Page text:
A few things to keep an eye on as No. 6 Stanford heads south to face USC on Saturday.
Running with confidence: Stanford running backs are coming off the greatest game in school history. Stepfan Taylor and Tyler Gaffney both went for more than 100 yards against Washington, Anthony Wilkerson put together his strongest game of the season and Jeremy Stewart got the job done with his usual short-yardage production. Plus fullback Ryan Hewitt, who hasn't logged a carry in back-to-back games, had his strongest blocking performance of the season. As we know, you can't run if you can't block, which leads us to ...
... Offensive line play: Stanford ran wild on a top-20 rush defense last week, but USC's is better, coming in 11th nationally and allowing just 91.1 yards per game. This is the toughest defensive front the Cardinal have faced this season, so all the improvement we've heard (and seen) from the offensive line will be put to the test. Stanford's bread-and-butter running play is the power, and it's up to quarterback Andrew Luck to make the right call against the right defensive alignment. He's been nearly perfect this season, according to head coach David Shaw. He'll need to be perfect again.
Wrap up: The cornerbacks have the unpleasant task of dealing with Trojans wide receiver Robert Woods, whom Shaw called the most developed player for his age he's ever seen. He had a monster game against the Cardinal last season, and tackling in the secondary has been spotty, to say the least. Woods will get his catches, but it's what he does after those catches that will make or break this game -- particularly with safety Delano Howell expected to be on the sidelines for the second consecutive week.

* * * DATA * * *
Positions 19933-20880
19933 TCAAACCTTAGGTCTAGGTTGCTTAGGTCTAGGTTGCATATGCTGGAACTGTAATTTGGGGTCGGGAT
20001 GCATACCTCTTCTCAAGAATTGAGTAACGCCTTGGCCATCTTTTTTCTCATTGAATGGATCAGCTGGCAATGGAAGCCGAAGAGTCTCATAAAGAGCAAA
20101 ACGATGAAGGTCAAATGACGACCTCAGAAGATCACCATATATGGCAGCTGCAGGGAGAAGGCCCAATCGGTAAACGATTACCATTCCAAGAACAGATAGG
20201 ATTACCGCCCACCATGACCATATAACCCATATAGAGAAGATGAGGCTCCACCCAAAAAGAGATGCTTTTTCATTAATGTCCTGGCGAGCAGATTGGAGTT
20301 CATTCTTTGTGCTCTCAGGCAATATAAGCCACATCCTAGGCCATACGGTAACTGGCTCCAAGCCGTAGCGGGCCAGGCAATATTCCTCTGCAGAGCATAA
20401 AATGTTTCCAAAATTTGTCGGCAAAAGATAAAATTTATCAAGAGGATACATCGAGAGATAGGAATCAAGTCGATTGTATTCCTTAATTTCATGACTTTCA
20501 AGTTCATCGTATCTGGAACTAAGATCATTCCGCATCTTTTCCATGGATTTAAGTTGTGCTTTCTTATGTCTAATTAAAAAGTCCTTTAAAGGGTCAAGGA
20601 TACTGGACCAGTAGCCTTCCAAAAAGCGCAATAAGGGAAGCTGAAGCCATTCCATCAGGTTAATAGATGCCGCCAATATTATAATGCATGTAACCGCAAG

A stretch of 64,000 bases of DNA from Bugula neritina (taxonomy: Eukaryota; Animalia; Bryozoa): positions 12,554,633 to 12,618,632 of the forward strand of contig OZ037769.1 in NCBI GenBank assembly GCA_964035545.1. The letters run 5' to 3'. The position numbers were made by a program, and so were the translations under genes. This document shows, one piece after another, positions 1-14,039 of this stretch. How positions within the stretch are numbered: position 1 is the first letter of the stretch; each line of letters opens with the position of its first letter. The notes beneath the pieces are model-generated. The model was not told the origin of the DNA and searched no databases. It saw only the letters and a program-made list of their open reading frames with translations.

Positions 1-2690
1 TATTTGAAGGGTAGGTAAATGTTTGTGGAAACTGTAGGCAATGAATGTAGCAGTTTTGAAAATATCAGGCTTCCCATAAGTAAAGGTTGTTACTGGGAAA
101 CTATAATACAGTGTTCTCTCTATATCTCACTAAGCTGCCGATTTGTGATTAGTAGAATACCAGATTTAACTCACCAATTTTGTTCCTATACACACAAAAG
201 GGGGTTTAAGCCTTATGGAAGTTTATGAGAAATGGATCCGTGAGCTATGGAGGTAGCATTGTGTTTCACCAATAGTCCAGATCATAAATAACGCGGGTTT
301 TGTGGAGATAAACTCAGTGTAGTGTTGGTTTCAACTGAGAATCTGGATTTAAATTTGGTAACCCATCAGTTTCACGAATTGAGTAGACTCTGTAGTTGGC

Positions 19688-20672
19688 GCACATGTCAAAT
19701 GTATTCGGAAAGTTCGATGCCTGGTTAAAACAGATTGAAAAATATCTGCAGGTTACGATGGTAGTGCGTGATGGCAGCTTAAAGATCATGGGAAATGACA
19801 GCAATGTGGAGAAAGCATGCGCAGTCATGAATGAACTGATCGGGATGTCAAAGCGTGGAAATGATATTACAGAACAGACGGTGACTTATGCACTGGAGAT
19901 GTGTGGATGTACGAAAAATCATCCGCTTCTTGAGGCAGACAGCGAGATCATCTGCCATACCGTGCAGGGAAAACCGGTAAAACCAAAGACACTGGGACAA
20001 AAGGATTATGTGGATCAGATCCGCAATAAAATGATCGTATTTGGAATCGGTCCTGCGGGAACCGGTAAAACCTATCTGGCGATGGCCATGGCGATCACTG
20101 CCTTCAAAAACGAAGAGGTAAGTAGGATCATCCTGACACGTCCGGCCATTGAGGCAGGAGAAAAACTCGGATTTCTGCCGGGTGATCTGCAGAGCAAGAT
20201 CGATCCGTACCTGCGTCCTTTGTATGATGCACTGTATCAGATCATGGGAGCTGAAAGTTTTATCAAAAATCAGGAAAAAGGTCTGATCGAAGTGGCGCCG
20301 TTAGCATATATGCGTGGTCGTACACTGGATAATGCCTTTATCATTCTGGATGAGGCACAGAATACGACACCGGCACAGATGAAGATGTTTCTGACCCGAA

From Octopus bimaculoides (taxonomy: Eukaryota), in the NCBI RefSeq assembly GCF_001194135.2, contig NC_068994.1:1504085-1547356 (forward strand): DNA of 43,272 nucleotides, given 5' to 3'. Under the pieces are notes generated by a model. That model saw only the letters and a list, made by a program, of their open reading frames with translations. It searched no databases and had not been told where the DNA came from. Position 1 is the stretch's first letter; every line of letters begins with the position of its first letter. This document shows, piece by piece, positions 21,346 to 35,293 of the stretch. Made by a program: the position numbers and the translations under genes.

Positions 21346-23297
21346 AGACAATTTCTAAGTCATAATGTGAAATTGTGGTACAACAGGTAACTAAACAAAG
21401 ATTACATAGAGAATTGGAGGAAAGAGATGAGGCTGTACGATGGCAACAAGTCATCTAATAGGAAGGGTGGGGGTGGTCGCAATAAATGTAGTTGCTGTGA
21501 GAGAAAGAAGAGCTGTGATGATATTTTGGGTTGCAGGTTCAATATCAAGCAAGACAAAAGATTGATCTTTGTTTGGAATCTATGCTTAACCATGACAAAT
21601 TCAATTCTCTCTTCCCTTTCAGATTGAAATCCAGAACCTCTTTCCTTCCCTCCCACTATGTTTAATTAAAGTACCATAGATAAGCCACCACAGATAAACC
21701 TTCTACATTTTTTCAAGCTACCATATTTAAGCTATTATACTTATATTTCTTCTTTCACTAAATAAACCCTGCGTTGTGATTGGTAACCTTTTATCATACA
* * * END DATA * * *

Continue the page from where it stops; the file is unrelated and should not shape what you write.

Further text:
Time for Trees: After a relatively quiet week against Washington, it's time for the tight ends to get involved in the game. Stanford isn't as likely to have the same success on the ground as it did against Washington. Stanford has the biggest advantage of any team in the country with its speedy, oversized tight ends. Look for them to exploit that every chance they get. If they are covered up, look for Hewitt out of the backfield to have a big contribution in the receiving game.
The other line: Stanford's defensive line and linebackers are pretty good, too -- especially when it comes to getting after the quarterback. The Cardinal rank fourth nationally with 3.6 sacks per game. That creates quite the standoff with USC's offensive line, which is fifth nationally in sacks allowed. Part of it is good blocking, but part of it is quarterback Matt Barkley being efficient and getting rid of the ball quickly. If the Cardinal can get to Barkley, the numbers swing severely in their favor. But it's a really big if.